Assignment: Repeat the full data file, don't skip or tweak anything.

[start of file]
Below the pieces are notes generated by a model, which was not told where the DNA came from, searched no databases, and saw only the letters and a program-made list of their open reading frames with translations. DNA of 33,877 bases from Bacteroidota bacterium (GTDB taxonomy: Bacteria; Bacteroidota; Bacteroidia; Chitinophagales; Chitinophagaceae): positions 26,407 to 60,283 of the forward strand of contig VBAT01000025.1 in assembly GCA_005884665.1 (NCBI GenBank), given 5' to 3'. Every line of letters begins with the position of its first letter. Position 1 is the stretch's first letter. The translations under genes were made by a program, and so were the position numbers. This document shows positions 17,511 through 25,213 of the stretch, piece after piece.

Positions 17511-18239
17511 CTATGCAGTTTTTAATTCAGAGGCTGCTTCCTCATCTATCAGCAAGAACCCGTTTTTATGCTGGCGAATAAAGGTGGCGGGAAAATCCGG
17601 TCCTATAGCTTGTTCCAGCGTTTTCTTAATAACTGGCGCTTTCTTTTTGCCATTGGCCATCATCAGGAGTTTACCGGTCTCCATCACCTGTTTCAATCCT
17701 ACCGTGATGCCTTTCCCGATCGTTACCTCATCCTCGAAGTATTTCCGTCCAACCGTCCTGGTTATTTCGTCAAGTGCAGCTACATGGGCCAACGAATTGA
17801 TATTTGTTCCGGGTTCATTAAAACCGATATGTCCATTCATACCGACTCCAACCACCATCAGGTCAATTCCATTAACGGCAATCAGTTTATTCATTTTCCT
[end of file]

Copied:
Below the pieces are notes generated by a model, which was not told where the DNA came from, searched no databases, and saw only the letters and a program-made list of their open reading frames with translations. DNA of 33,877 bases from Bacteroidota bacterium (GTDB taxonomy: Bacteria; Bacteroidota; Bacteroidia; Chitinophagales; Chitinophagaceae): positions 26,407 to 60,283 of the forward strand of contig VBAT01000025.1 in assembly GCA_005884665.1 (NCBI GenBank), given 5' to 3'. Every line of letters begins with the position of its first letter. Position 1 is the stretch's first letter. The translations under genes were made by a program, and so were the position numbers. This document shows positions 17,511 through 25,213 of the stretch, piece after piece.

Positions 17511-18239
17511 CTATGCAGTTTTTAATTCAGAGGCTGCTTCCTCATCTATCAGCAAGAACCCGTTTTTATGCTGGCGAATAAAGGTGGCGGGAAAATCCGG
17601 TCCTATAGCTTGTTCCAGCGTTTTCTTAATAACTGGCGCTTTCTTTTTGCCATTGGCCATCATCAGGAGTTTACCGGTCTCCATCACCTGTTTCAATCCT
17701 ACCGTGATGCCTTTCCCGATCGTTACCTCATCCTCGAAGTATTTCCGTCCAACCGTCCTGGTTATTTCGTCAAGTGCAGCTACATGGGCCAACGAATTGA
17801 TATTTGTTCCGGGTTCATTAAAACCGATATGTCCATTCATACCGACTCCAACCACCATCAGGTCAATTCCATTAACGGCAATCAGTTTATTCATTTTCCT